We are wolves, which are wild dogs, and this is our place in the city. We are small and our house is small on our small urban street. We can see the city and the train line and it's beautiful in its own dangerous way. Dangerous because it's shared and taken and fought for.
That's the best way I can put it, and thinking about it, when I walk past the tiny houses on our street, I wonder about the stories inside them. I wonder hard, because houses must have walls and rooftops for a reason. My only query is the windows. Why do they have windows? Is it to let a glimpse of the world in? Or for us to see out?
Except for my daughters, I have not grieved for any death as I have grieved for his. His was a great and beautiful spirit, he was a man – all man, from his crown to his footsoles. My reverence for him was deep and genuine.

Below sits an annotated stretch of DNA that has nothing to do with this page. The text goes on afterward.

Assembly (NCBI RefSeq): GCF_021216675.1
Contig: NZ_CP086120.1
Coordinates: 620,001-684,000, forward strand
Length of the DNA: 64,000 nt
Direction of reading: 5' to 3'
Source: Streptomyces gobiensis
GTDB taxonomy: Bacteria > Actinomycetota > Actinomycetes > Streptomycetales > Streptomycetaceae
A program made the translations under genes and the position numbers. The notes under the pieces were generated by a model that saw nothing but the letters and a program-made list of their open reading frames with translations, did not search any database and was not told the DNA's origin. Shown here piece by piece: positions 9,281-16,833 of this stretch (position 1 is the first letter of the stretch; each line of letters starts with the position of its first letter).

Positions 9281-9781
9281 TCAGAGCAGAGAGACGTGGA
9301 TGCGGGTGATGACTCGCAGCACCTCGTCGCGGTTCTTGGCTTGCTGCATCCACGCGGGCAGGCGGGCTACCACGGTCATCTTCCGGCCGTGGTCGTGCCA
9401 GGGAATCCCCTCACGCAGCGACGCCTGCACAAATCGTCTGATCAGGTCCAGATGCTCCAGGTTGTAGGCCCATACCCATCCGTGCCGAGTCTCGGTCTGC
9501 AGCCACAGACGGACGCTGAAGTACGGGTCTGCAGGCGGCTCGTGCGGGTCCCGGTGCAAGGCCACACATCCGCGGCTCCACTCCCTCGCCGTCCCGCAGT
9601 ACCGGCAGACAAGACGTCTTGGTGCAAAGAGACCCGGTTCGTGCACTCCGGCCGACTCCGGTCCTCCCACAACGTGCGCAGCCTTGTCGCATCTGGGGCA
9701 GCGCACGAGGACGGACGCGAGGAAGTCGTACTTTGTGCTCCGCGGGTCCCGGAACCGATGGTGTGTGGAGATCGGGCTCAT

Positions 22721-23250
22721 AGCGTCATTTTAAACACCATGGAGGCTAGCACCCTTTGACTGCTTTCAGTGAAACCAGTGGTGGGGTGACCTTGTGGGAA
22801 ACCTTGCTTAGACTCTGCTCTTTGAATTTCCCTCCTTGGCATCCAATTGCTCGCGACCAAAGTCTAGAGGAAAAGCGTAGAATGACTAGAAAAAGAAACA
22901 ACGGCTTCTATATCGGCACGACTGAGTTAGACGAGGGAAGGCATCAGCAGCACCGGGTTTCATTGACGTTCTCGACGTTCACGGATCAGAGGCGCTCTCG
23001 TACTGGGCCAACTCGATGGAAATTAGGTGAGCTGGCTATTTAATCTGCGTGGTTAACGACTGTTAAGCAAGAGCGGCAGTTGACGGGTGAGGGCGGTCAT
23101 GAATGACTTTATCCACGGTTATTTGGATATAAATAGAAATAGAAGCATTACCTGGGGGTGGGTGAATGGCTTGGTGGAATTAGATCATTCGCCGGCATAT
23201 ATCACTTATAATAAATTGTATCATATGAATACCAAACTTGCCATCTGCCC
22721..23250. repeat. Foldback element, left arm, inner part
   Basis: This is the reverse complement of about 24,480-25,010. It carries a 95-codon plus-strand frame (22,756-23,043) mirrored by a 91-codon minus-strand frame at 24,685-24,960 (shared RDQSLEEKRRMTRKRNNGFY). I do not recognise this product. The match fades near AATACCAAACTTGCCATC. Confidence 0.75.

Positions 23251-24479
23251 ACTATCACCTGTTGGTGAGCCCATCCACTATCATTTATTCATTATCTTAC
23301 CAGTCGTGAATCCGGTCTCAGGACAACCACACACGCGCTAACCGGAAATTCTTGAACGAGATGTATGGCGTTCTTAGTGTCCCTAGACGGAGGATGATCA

I couldn't help but suspect something he'd seen or encountered had changed his view of what had happened between them. It had somehow set him free. And he'd let it fly, that gorgeous blackbird of a love he'd been keeping in a cage. What was it like for him, every day standing outside in the wind and rain to stare at the ocean, yearning for some sign of her, never giving up hope? At The Peak perhaps she'd finally come into view, a ship coming neither toward him nor away, only riding that perfect line between heaven and earth, long enough for him to know that she had loved him, that what they had was real, before slipping out of sight, probably forever.
It's not the substance of what you make known to me that's beautiful; it's the opening of your heart. It is the 'yes' in your heart to be mine. The fact that you are revealing the secrets and letting me peer into your heart--that is in itself the beautiful part.